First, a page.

Once the war against the Calvinists ended in 1573, Emanuele Filiberto I signed a license with which he authorized the Municipality of Borgo San Dalmazzo to build a tower with a clock and bells which, in all probability, replaced a more ancient tower. The tower was built near the eastern gate which led to the ancient Via Nizza which crossed the town and continued towards the sea through the Gesso and Vermenagna valleys. Originally the tower was part of the town hall, then demolished at the end of the nineteenth century to make room for Piazza Nuova, today Piazza IV Novembre. The clock is an example of a clock with weights in which the mechanisms are operated by stones secured to as many ropes. It is the only piece with weights currently operating in all of Piedmont; the two bells date back to 1901 and are the result of the fusion of the three existing ones. The portico located next to the tower dates back to the late nineteenth century and housed the town hall for a short period.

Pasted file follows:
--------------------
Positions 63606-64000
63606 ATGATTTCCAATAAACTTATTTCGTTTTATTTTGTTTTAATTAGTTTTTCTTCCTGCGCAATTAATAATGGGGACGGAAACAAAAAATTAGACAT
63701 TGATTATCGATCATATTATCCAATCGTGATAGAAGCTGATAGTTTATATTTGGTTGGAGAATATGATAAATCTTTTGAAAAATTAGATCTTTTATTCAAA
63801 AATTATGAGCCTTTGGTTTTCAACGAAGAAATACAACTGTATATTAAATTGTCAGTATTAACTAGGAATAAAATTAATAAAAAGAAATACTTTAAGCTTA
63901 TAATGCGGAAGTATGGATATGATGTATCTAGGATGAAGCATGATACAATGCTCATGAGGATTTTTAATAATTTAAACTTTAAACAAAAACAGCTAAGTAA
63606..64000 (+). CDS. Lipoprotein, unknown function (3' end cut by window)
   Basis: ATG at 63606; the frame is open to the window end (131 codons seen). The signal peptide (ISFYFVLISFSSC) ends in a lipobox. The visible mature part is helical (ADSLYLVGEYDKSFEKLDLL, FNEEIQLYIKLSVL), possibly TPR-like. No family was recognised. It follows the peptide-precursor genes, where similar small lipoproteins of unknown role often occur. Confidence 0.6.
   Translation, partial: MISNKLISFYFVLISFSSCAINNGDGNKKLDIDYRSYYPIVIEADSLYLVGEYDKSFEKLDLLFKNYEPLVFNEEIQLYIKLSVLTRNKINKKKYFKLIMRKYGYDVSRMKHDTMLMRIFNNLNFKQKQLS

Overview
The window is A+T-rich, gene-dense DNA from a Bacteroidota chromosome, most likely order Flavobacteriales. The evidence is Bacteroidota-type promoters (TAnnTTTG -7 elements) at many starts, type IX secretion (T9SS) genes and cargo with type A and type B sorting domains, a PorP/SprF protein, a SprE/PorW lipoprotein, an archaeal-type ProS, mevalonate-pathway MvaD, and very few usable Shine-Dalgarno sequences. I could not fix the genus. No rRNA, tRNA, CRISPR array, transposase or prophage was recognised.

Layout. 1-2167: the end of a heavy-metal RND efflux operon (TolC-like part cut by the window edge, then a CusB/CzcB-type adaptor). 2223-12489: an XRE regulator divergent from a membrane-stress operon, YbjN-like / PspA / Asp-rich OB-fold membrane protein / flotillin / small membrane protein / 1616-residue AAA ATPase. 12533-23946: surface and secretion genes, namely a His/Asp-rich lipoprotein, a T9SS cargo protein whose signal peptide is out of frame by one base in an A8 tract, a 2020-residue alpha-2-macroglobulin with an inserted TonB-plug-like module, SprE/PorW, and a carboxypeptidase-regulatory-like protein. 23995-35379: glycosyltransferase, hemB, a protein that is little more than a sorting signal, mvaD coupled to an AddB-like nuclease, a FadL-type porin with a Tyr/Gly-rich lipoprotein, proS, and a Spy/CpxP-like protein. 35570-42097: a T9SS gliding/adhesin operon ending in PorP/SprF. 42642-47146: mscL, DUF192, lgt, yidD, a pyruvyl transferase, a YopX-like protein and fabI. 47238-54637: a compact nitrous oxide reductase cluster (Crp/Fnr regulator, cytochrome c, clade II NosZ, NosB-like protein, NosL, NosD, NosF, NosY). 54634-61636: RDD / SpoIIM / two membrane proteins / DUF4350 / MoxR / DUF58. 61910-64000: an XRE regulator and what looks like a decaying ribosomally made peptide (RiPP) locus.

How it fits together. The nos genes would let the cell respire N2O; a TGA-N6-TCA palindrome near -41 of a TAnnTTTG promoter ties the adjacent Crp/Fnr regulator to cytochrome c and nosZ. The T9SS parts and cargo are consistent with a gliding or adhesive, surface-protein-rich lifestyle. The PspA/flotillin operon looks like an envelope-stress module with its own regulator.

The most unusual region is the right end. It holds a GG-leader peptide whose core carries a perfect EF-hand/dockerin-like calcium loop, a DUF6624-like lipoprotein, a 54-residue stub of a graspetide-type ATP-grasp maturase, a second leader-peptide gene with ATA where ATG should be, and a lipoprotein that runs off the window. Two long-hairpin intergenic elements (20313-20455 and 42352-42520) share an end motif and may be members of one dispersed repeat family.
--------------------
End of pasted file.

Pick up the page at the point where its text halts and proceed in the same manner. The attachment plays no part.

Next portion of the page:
The building has undergone various changes over the centuries but retains the original solid quadrangular structure. The most valuable element of the tower is the monumental clock with weights that dates back to 1837. The functioning of the clock included a system of weights that were put into operation by two stones secured to as many ropes (one for the clock and one for the bell) wrapped on wooden drums that, by gravity, activated the clock mechanisms. It is the only weighted watch still active in Piedmont and up until the 1990s recharging operations were carried out manually, while today an electronic motor rewinds the ropes. The two bells date back to 1901 and are the result of the fusion of the three existing ones.